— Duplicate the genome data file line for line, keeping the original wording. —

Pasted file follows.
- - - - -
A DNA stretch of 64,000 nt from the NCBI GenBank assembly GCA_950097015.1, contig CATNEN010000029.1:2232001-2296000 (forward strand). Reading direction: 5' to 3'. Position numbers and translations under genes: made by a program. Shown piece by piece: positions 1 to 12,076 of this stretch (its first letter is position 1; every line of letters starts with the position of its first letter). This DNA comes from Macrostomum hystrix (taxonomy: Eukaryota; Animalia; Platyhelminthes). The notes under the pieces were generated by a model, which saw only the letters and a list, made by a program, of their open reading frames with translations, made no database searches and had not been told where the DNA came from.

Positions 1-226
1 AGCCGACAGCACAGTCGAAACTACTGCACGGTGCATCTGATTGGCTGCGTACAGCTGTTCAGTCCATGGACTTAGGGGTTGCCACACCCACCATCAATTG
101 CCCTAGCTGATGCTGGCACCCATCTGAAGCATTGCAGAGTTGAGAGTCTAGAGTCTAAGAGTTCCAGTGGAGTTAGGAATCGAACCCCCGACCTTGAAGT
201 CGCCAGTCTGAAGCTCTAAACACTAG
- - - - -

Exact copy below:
A DNA stretch of 64,000 nt from the NCBI GenBank assembly GCA_950097015.1, contig CATNEN010000029.1:2232001-2296000 (forward strand). Reading direction: 5' to 3'. Position numbers and translations under genes: made by a program. Shown piece by piece: positions 1 to 12,076 of this stretch (its first letter is position 1; every line of letters starts with the position of its first letter). This DNA comes from Macrostomum hystrix (taxonomy: Eukaryota; Animalia; Platyhelminthes). The notes under the pieces were generated by a model, which saw only the letters and a list, made by a program, of their open reading frames with translations, made no database searches and had not been told where the DNA came from.

Positions 1-226
1 AGCCGACAGCACAGTCGAAACTACTGCACGGTGCATCTGATTGGCTGCGTACAGCTGTTCAGTCCATGGACTTAGGGGTTGCCACACCCACCATCAATTG
101 CCCTAGCTGATGCTGGCACCCATCTGAAGCATTGCAGAGTTGAGAGTCTAGAGTCTAAGAGTTCCAGTGGAGTTAGGAATCGAACCCCCGACCTTGAAGT
201 CGCCAGTCTGAAGCTCTAAACACTAG